“Viral” is a gross word, especially if you happen to be older than fifteen. Now, thanks to YouTube and Instagram, people actually long to be viral. I know you didn’t ask me, but I think that’s evidence that our culture is on the express train to Crazy Town (pop. 3,813,633,018).
Upon further investigation (thanks to the resident 17-year-old), “viral” has two meanings. Since you, dear reader, have come to expect a certain level of thoroughness in my parlance, I present to you the two most-commonly used definitions of our word of the day, complete with sample sentences:
- Of, relating to, or caused by a virus. Stay away from Freddie – his snot nose is wicked viral. [ED. NOTE: This sentence works best if uttered somewhere north of Connecticut. And if referencing someone named “Freddie”.]
- Becoming very popular by circulating quickly from person to person, especially through the Internet. The video of Freddie’s mom’s roller derby team has gone viral – who knew they could collectively bench press an Oldsmobile? Wicked awesome! [ED. NOTE: Again, this works best north of the Mason-Dixon line. And if referencing the mother of someone named “Freddie”. A word of caution: don’t mention this to Freddie’s mom or you’ll surely catch a beat down.]
As I have aptly demonstrated [ha!], “viral” doesn’t have to be off-putting, nor is it a new concept. Lots of things went viral long before someone co-opted the term.
Let’s consider the humble beginnings of the church. After Jesus’ resurrection and shortly before His ascension into heaven, He gave some final instructions to His followers: make disciples.
What is a disciple? I used to define it as follower, but now I’m defining it as apprentice.
Back to our word of the day. The best estimates of scholars puts the number of Jesus followers on the birthday of the church at 120 [ED. NOTE: I choose to place the church’s birthday on the Day of Pentecost – read about it in Acts 2].
120 people. Burn that number into your brain. Check this out…
According to conservative estimates, those 120 people multiplied to 25,000 people in fewer than 70 years. Whoa! That, my friends, is viral.
Cool, huh? That’s nothing… Hold on to your hat (if you’re wearing one, that is. If not, please locate the nearest hat, place it on your head, and hold on tight).
By 100 AD, there were 25,000 followers of Jesus.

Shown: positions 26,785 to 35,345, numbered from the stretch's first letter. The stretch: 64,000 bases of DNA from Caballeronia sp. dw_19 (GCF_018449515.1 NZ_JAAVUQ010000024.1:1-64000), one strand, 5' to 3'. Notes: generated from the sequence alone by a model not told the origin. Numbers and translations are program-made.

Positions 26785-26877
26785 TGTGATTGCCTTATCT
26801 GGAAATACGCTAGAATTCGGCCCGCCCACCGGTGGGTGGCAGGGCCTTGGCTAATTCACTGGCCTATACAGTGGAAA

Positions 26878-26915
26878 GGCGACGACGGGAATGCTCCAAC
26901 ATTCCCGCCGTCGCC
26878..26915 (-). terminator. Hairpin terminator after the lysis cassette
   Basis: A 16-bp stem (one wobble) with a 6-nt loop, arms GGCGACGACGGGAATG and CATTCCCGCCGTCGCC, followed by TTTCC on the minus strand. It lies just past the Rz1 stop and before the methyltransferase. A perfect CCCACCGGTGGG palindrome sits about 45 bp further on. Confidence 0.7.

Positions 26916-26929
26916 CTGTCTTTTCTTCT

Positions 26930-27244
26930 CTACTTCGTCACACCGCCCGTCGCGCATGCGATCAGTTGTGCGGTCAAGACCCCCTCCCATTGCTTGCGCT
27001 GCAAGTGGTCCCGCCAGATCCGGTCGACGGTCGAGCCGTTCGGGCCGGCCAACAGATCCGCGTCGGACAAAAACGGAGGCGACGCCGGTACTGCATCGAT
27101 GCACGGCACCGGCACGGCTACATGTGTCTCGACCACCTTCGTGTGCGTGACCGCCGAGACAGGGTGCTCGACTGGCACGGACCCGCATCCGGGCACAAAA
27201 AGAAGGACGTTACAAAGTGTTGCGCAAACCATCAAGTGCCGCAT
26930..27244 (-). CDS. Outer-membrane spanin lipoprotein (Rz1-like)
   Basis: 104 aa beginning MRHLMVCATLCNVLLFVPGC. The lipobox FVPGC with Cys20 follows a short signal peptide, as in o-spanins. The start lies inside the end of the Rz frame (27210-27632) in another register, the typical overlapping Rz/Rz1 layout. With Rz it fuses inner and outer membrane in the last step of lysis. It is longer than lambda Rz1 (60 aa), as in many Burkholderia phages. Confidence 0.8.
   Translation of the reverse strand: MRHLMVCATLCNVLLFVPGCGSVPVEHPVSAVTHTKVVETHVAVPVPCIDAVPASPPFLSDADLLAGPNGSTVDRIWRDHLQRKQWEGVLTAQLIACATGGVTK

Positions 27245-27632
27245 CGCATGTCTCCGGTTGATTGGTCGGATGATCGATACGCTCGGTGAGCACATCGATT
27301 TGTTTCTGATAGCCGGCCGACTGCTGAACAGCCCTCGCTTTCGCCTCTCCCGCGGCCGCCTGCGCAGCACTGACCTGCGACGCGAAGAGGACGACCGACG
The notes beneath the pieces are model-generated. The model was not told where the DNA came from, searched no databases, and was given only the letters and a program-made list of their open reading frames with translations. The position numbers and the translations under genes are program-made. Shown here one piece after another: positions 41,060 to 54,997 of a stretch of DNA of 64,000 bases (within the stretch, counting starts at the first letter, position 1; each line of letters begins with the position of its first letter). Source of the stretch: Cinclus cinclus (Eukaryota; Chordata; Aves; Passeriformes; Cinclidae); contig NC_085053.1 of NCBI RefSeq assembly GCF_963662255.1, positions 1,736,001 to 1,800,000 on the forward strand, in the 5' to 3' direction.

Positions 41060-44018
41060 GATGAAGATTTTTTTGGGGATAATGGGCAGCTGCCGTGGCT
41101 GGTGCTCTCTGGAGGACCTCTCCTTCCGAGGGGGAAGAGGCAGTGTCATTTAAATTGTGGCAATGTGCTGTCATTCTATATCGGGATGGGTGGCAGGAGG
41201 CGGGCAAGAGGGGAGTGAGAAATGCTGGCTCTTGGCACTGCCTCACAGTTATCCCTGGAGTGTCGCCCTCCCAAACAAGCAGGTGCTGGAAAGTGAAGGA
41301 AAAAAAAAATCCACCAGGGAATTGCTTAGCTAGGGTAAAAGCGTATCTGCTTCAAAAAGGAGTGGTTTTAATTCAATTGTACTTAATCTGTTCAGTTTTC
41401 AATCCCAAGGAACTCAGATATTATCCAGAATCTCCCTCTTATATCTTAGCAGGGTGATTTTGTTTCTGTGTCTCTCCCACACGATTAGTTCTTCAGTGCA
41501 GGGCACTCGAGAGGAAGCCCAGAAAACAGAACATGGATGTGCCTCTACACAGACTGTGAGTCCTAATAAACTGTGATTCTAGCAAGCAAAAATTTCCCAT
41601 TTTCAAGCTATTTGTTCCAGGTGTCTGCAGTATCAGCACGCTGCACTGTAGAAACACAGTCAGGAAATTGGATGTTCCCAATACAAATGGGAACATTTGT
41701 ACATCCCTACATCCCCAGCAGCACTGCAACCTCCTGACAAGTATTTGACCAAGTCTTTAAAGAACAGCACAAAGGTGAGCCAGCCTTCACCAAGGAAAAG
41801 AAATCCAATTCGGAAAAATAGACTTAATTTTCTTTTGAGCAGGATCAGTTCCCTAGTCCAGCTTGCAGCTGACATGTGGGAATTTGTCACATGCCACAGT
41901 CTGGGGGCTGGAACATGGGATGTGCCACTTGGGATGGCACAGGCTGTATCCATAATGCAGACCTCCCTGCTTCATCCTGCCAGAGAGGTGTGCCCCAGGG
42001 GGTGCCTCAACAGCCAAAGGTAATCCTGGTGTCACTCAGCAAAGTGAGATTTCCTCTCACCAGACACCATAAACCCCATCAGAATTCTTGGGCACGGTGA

By 300 AD, there were 20,000,000 followers of Jesus.
Twenty. Million. People. Here are a few things to keep in mind:
- This happened before people passed out Gospel tracts.
- This happened before TV preachers.
- This happened before podcast preachers.
- This happened without the aid of the Internet.
How in the world did the message of Jesus Christ spread so rapidly? Simple: apprentices (followers) of Jesus loved their friends enough to help them become apprentices of Jesus.
Last night, during the whiteboard session, I talked about how we can do that at The Church @ Clayton Crossings. It’s not theory, either. I worked with Jennifer Metz last year to incorporate this type of discipleship for a couple of her friends. We called her group a “trio group” – one person (a disciple-maker) meets with two other people to talk about the Bible and what God is teaching them.
Pretty informal, but powerful. Here’s what I mean: Jennifer’s group has now multiplied into seven groups. They grew without the benefit of announcements in the bulletin, a mention by me during a sermon on Sunday morning, or a shout-out by Bradley Wallace during our video announcements. It grew by word of mouth because the women involved were growing closer to Jesus.
You know what I call that kind of growth? Yep – viral.
Here’s how you can start: grab a Bible, grab a couple of buddies, download the list of suggested questions, and get to work. Groups usually meet weekly for 6-9 months. Here’s the best part: at the end of six months, each of you pick your Bible back up, grab two buddies, download the questions, and get to work.
That’s how the early church went viral. That’s how churches in China are spreading like wildfire. There’s a massive revival in China right now and do you know who’s leading the charge? Teenage girls. Cool, eh? Almost 80% of new churches in China have been started by teenage girls.
Our church is growing, but we still have lots of people in Johnston County who do not yet know Jesus. We’ve got some work to do, and being a disciple who makes disciples is the best kind of work any of us can do. After all, that’s what Jesus commanded and equipped us to do.